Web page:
However, this judgment may be subject to criticism, as the CJEU – unlike the Strasbourg Court – did not recognize that the appointment of judges at the application of the current NCJ constitutes, in itself, a violation of the right to a “court established by law”. Interestingly, in the opinion of the CJEU, a much more serious risk to the right to a court of persons covered by an EAW may result from the Polish model of delegating judges by the minister of justice, as there are no criteria that the minister should follow when making a decision on delegation, and at the same time he may recall a judge from a delegation at any time and without justification – also in reaction to his judicial activity.

February also turned out to be a breakthrough when it comes to the protection of judges by the ECHR. In the ongoing proceedings in the case of Wróbel v. Poland (complaint no. 6904/22), concerning a judge of the Criminal Chamber of the Supreme Court, the Strasbourg Court initiated a series of several temporary measures, imposing on the Polish authorities inter alia: the obligation to ensure that disciplinary cases of judges are heard by a court that meets the criteria of the European Convention on Human Rights.

The Tribunal also required the suspension of decisions made against judges, such as their “punitive” transfer to other departments. So far, the ECHR has issued temporary measures extremely rarely and in particularly urgent cases, where it was primarily to protect the life or health of the applicants. By extending their application to the cases of Polish judges, the ECHR made it clear how important protection of the rule of law and separation of powers in Europe is.


In March, the main focus was on the first judgment of the ECHR concerning the crisis of the rule of law in Poland, which was issued by the Grand Chamber of the Tribunal. In the judgment of March 15, 2022, in the case of Grzęda v. Poland (claim no. 43572/18), by 16 to 1 votes, the ECHR found a violation of the right to access to the court of Judge Jan Grzęda, who was a member of the legal National Council of the Judiciary and whose 4-year term of office was shortened by law.

Most importantly, the Strasbourg Tribunal found that the successive “reforms” of the Polish judiciary, initiated at the end of 2015, including the politicization of the National Council of the Judiciary, were undertaken with the clear aim of weakening the independence of judges and increasing the political control of the legislative and executive authorities over the courts. ECHR extended the protection of judges against the influence of other authorities, stating that it applies to situations in which the judge does not only exercise judicial functions or resides as the president of the court, but – as in this case – exercises the mandate of a member of the National Council of the Judiciary.

Also in March, the CJEU found the questions for preliminary ruling of the Supreme Court regarding the possibility of undermining the status of a person appointed to the Disciplinary Chamber inadmissible. In its judgment in Prosecutor General (Disciplinary Chamber of the Supreme Court – Appointment) (C-508/19) case, the Luxembourg Tribunal dealt with the issue of a claim brought before the Supreme Court by a judge against a member of the Disciplinary Chamber who had previously decided to appoint a disciplinary court in her case.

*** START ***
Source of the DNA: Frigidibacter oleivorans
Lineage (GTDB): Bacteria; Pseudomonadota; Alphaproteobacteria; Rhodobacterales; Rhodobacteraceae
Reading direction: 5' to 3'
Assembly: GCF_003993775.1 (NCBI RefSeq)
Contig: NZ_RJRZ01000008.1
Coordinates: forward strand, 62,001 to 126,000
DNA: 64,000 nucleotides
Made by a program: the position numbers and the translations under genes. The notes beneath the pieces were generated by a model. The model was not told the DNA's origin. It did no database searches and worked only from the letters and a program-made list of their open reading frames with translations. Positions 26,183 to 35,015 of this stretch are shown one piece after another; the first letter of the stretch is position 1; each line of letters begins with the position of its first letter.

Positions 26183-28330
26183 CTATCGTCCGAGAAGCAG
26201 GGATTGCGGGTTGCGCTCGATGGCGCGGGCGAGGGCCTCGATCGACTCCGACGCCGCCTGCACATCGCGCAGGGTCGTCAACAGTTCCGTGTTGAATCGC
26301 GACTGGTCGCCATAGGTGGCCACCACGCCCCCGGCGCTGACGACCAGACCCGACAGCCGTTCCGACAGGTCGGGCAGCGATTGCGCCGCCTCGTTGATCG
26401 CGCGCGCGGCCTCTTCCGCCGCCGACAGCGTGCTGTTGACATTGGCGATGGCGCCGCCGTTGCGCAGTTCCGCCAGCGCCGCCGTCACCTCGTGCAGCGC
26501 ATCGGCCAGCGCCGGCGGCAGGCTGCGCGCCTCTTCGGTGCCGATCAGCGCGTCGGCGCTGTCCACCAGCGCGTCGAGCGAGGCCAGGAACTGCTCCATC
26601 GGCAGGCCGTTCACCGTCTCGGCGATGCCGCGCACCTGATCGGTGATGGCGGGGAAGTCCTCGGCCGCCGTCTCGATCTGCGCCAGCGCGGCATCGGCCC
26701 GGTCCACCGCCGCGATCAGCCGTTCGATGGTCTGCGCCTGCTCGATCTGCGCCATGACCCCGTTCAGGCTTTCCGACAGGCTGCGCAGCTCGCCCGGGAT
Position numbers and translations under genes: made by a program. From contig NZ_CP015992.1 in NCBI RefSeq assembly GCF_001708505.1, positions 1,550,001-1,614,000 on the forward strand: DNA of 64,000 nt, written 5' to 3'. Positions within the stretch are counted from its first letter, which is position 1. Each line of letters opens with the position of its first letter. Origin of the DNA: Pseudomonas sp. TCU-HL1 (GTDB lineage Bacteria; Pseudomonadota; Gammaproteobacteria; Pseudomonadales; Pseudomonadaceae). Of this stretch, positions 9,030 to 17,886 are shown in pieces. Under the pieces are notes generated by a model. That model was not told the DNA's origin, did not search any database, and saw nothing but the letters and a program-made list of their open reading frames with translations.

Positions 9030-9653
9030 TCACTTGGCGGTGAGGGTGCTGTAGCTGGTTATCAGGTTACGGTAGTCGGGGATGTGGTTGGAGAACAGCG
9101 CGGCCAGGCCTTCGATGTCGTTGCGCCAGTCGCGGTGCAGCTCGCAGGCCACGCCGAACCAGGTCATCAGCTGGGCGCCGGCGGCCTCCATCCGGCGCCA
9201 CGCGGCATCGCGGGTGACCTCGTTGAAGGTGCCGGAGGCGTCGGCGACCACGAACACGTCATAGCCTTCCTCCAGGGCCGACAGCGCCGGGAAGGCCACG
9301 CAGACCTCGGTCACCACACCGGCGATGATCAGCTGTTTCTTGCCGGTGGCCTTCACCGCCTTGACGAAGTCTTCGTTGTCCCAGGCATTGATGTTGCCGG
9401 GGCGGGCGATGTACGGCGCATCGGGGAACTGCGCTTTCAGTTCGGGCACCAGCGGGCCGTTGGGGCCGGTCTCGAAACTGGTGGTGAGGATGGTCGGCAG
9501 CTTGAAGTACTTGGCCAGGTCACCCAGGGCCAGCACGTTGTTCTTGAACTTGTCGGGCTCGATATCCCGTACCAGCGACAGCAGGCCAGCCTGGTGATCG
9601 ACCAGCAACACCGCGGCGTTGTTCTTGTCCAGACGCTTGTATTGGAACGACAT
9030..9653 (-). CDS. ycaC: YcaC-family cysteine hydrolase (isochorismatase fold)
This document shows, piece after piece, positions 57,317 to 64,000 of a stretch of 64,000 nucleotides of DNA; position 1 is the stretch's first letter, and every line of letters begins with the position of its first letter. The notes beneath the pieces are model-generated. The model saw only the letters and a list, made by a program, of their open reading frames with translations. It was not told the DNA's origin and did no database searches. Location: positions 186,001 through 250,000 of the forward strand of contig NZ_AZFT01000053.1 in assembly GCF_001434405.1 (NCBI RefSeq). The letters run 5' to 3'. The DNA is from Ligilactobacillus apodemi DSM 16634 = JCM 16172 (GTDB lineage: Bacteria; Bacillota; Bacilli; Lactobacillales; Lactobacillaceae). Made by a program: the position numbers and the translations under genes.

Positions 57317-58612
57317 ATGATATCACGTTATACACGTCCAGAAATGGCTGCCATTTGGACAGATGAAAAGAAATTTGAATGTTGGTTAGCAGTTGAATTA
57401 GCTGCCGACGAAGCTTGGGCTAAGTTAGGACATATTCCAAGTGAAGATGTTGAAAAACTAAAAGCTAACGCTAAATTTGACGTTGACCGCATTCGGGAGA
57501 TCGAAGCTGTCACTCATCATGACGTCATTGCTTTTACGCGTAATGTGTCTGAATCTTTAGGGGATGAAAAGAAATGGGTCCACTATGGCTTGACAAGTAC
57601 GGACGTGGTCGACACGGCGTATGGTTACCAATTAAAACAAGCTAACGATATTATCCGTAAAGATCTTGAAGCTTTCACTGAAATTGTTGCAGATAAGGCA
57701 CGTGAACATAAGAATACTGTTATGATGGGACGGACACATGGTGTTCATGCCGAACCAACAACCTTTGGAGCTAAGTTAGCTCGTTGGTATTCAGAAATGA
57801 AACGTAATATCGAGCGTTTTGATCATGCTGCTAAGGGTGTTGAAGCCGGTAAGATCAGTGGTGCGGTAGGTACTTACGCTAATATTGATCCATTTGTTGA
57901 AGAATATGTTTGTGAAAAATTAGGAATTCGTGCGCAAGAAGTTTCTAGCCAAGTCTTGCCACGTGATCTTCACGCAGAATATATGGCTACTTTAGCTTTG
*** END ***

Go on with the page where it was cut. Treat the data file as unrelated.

The Court of Justice decided that there was no need to answer the questions of the Supreme Court, because the asking court noted itself that in Polish law there is no possibility to challenge the appointment of a judge in civil proceedings, and the claim itself really concerns another matter – compliance with the law of the appointment by the member of the Disciplinary Chamber of a disciplinary court to deal with the case of the judge as a result of the claim brought by her.

At the same time, the CJEU noted that the judge could raise a claim of unlawful designation of a court before the disciplinary court itself, especially since a year earlier the same court found that the laws granting the president of the Disciplinary Chamber such competence are contrary to EU law.

In the ruling of March 29, 2022, in the Getin Noble Bank case (C-132/20), CJEU heard the questions for a preliminary ruling submitted by a person appointed to the Supreme Court at the request of the politicized NCJ. The questions concerned the compliance with EU law of the appointment of judges by the Council of State of the People’s Republic of Poland, as well as with the participation of the legal National Council of the Judiciary, the method of selection of which was declared unconstitutional by the current Constitutional Tribunal.

The Court in Luxembourg found that the questions submitted by a member of the Supreme Court were acceptable. It found that there is a presumption that the reference for a preliminary ruling comes from a legal court, and it can only be overturned by a judgment of a national or international court showing violations of the procedure for appointing that person to a judicial post.

With regard to the very question about the method of appointing judges, the CJEU clarified that the mere fact of appointment by the Council of State of the People’s Republic of Poland (taking into account the subsequent promotions of a given judge at the request of the legal National Council of the Judiciary) does not in itself raise doubts from the point of view of their independence – especially since in the meantime Poland joined the European Union and committed to share its values, including the rule of law. Also, regarding the alleged defectiveness of the appointing members of the previous, legal NCJ, it is not enough, in the opinion of the CJEU, to undermine the independence of judges appointed in such a procedure.


In the ruling of June 16, 2022, in the case of Żurek v. Poland (claim no. 39650/18), the ECHR found that the authorities violated the rights of Judge Waldemar Żurek, a former member of the National Council of the Judiciary, regarding access to court and freedom of expression.